Patrons raise money in memory of much-loved author and newspaper man who died outside Northamptonshire pub

Vaughan Tucker
Vaughan Tucker
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Landlords and customers are raising money for a defibrillator in memory of a cherished patron who died suddenly outside their pub.

Vaughan Tucker, a former Chronicle & Echo sub editor, died of a suspected heart attack near the canal-side Barley Mow in Cosgrove.

Landlord Paul Adams was with Vaughan when he passed away and felt strongly that he wanted to do something in his memory.

They have so far raised £800 through a fundraiser featuring head shaves and sponsored leg and chest waxes. Another, featuring a quiz and a live band, is scheduled for September.

The money raised will be used to buy an automatic defibrillator that wil be housed near the pub so members of the public can use it. The remainder will go to the Willen Hospice, where Vaughan volunteered.

Margo Adams said: “It wouldn’t definitely have saved his life, but we just wanted to do something that would help someone else.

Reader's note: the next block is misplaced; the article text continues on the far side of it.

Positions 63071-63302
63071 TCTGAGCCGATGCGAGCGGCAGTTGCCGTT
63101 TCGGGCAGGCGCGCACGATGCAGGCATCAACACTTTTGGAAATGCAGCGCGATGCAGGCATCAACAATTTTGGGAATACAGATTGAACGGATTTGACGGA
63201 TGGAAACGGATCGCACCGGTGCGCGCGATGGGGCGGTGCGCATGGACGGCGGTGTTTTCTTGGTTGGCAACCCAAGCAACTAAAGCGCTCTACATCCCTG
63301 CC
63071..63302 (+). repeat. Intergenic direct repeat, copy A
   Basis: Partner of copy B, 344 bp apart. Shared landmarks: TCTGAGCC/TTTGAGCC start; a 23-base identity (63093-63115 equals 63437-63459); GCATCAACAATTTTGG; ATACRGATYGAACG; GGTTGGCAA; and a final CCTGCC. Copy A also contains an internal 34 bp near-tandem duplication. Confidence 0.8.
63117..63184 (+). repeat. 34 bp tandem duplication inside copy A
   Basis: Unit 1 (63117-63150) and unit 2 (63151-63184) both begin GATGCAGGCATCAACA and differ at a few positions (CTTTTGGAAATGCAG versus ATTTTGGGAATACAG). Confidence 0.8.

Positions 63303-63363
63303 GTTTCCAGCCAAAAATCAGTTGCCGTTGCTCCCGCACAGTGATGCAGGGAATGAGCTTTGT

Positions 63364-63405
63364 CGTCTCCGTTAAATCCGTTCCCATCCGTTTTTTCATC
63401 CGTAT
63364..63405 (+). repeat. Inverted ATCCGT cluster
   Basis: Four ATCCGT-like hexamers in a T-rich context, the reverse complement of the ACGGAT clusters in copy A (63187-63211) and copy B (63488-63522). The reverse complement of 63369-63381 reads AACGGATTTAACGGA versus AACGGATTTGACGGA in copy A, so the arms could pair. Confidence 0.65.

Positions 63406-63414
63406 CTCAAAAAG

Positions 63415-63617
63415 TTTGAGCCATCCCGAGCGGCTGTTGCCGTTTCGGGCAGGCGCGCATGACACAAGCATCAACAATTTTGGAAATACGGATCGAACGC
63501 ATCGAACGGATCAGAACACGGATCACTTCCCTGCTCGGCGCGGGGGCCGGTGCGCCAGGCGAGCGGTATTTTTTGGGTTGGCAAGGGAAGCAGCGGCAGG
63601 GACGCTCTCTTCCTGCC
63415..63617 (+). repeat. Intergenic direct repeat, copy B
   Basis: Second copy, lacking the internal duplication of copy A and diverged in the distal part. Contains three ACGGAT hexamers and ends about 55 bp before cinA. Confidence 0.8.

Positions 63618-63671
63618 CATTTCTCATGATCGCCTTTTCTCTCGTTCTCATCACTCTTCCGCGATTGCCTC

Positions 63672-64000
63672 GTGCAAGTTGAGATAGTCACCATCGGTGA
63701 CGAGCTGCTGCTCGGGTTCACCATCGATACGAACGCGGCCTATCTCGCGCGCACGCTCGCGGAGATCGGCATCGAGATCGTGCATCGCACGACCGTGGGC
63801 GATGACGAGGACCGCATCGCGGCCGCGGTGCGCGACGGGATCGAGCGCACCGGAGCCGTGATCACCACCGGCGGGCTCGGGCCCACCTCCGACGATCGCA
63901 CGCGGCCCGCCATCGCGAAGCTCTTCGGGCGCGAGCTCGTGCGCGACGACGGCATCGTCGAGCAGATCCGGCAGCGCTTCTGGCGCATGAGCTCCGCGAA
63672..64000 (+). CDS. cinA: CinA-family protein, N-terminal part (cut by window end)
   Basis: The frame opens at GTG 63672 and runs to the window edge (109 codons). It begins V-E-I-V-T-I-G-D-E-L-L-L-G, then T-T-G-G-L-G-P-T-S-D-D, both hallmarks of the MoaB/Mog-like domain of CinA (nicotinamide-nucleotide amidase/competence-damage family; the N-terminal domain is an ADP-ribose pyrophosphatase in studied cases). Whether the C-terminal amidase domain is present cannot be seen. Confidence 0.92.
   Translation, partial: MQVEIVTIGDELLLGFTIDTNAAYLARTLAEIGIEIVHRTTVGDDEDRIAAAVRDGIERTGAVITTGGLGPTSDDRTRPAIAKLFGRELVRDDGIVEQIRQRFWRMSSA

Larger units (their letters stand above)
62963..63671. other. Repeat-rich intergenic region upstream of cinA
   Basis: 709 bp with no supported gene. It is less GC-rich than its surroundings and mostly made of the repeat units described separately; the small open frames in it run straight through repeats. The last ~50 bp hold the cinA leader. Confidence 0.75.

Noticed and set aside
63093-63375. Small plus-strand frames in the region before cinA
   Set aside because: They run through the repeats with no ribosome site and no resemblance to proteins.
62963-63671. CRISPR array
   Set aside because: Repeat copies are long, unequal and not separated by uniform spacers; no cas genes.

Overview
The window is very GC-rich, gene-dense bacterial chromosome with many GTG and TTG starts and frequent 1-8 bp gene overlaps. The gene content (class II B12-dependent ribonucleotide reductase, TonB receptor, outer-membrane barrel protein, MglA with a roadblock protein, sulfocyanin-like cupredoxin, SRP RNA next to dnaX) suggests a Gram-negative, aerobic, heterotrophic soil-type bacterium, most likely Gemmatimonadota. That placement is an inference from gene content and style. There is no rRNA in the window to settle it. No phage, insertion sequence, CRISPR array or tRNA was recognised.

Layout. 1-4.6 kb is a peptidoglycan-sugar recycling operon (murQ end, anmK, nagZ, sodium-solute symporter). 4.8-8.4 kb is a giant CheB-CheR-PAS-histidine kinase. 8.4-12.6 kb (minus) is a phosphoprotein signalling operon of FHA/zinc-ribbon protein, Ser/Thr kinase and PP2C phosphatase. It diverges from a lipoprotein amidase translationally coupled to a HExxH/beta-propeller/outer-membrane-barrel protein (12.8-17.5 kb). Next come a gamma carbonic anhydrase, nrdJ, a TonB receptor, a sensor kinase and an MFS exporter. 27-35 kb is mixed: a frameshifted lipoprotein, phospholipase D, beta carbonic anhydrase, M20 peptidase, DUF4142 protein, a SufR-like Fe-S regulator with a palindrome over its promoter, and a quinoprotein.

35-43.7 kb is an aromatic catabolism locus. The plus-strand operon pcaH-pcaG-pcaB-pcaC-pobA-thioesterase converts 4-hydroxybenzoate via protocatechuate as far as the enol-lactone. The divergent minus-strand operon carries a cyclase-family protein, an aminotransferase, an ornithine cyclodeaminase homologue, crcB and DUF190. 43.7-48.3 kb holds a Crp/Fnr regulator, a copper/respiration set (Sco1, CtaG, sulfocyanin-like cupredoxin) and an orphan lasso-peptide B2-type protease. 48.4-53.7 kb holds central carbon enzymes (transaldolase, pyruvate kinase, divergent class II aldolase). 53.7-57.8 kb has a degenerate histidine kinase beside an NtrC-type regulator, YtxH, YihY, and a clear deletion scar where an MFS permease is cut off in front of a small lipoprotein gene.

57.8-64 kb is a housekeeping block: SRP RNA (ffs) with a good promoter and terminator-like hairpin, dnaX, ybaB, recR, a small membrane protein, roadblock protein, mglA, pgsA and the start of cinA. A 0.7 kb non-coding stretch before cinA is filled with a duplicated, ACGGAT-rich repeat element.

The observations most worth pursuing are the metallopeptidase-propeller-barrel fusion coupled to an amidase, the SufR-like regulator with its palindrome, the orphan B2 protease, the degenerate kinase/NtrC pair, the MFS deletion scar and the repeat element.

“Vaughan was a regular here for years and he was really well-liked and Paul felt strongly we should do something.”

Vaughan, who became an author after he left the Chron, lived on a narrow boat moored at Cosgrove.

His author’s note says he fell in love with boats in his native New Zealand and bought his first yacht, a seven-foot P-class sail trainer, from the proceeds of his paper round when he was aged 10.

When he came to Britain, he said, he “fell in love all over again, this time with narrow boats”.

He has lived on boats for over 20 years, and, as well as three fiction books, wrote How to live on a Canal Boat, a distillation of what he learned about that “dreamy alternative, floating lifestyle”.

Vaughan was a sub-editor at the Chron until about six years ago.

His editor at the time, Mark Edwards, had first met Vaughan while they were working shifts for a weekly national paper - ‘ghost writing’ match reports for the likes of retired stars Tommy Smith and Bobby Moore - and the pair became friends because of the New Zealander’s comparative lack of English football knowledge.

When he came to Northampton, he quickly established himself as a much-loved character in the newsroom.

Mr Edwards said: ​“Vaughan was one of those real characters in the office, a very good operator. He had a very dry sense of humour​, and was always smartly dressed, usually in one of those characteristic waistcoats of his.

“​He was a straight-talking Kiwi, but nevertheless would never hesitate to offer advice to young reporters. He worked the night shift for me, which proved he was someone you could trust to could handle all the workings of the paper single-handedly.

“I’m not at all surprised to hear he was so popular in his local village. He was an engaging man and the sort of person people warm to.”